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Much of my work pertains to homes, apartments and other personal spaces, but the importance of indoor air quality (IAQ) relates to your working environment as well. In modern times, we spend a little less than 1/3 of our time at work on average. That's a lot of time in the same space! Unfortunately, these spaces are often poorly ventilated and filled with a host of other issues that lead to sick building syndrome, which is as gross as it sounds. 

Sick building syndrome is a collection of symptoms that seem to be caused directly by spending time in a certain building, often an office. These symptoms can include anything from headaches, dizziness and sensitivity to smell to asthma attacks, flu-like symptoms and even personality changes! Long term, they can even lead to cancer, pregnancy difficulties and other more serious issues. Not only do these issues cause us to feel poorly, they can also result in higher incidents of missing work and difficulty being productive when we do make it in. 

These effects can be caused by many factors, including:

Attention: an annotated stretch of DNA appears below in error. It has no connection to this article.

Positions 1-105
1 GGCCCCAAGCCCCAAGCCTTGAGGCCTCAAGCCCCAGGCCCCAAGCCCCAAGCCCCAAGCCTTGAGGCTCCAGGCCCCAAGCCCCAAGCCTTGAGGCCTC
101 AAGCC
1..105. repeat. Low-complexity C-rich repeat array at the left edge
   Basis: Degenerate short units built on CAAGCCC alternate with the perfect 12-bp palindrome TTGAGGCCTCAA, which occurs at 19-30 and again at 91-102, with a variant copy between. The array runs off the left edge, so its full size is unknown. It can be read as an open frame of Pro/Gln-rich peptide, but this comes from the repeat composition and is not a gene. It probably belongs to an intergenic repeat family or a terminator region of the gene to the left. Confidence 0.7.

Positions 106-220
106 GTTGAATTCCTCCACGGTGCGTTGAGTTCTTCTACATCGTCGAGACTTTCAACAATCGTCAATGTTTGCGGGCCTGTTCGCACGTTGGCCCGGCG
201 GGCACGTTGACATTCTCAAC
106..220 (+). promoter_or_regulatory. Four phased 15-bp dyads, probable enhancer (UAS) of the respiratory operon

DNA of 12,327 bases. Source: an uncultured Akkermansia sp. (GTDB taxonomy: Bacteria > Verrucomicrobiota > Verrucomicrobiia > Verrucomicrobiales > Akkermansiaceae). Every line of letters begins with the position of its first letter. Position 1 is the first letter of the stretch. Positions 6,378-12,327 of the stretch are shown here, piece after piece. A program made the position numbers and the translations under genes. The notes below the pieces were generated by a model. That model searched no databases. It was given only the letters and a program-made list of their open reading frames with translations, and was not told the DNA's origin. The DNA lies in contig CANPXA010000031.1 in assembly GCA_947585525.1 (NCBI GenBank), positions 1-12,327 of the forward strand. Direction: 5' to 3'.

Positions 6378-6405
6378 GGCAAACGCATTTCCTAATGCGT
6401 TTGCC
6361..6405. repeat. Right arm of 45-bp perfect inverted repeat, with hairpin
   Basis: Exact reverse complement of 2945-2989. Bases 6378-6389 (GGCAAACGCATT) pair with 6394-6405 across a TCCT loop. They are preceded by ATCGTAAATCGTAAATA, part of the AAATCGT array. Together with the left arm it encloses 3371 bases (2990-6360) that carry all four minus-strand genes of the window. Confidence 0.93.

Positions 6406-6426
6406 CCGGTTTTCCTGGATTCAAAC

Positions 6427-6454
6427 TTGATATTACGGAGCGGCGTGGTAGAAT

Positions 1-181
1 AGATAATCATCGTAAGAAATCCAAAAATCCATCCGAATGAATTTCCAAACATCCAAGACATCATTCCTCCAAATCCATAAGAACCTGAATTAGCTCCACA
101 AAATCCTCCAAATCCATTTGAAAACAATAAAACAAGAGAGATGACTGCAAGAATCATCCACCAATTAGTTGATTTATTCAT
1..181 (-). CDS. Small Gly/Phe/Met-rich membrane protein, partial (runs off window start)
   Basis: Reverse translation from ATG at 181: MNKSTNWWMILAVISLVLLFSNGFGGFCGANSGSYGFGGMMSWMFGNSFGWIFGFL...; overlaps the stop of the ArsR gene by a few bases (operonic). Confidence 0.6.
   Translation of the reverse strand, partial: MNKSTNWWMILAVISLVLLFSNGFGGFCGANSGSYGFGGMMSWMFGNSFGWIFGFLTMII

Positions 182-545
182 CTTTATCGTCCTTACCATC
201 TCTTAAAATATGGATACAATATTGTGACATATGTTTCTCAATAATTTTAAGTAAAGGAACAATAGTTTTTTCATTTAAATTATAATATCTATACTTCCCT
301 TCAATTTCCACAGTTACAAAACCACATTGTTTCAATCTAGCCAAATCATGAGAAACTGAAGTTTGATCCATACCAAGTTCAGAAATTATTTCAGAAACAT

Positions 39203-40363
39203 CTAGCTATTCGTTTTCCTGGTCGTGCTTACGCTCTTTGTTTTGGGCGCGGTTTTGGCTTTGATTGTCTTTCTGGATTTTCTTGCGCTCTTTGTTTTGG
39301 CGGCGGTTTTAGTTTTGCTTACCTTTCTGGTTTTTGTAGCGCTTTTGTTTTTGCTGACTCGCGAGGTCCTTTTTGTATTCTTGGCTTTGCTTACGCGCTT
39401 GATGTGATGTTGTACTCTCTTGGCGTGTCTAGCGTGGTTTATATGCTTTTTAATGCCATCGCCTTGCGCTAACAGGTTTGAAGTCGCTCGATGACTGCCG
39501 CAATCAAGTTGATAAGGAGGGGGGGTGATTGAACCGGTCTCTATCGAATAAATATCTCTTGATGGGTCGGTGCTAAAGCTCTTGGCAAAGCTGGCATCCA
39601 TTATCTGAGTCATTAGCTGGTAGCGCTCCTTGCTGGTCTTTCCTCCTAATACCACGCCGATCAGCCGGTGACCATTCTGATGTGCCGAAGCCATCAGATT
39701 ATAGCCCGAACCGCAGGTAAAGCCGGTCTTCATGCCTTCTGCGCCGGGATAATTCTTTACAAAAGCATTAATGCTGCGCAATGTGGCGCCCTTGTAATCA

• external pollution (think car exhaust, radon, asbestos, lead paint) that leaks indoors through ventilation
  • VOCs off gassed by a number of office supplies like manufactured wood furniture, carpet, printers and more
  • Off gassing from clothing, fragrances and personal products
  • Insect or vermin droppings 
  • Mold and mildew
  • EMFs from small appliances like microwaves
  • Inadequate lighting
  • Ventilation issues

The good news is that there are ways to avoid sick building syndrome, and while many of them are reserved as actions for landlords and building owners, some of them we can do at our desks! If you own a building you suspect of making people sick, take care to use proper ventilation, remove and replace water stained carpet, upholstery and ceiling tiles, aim to use materials that do not off gas as much, and educate yourself as well as possible to help prevent sick building syndrome in your space. Changing out your air filters regularly with HEPA filters can be very effective as well!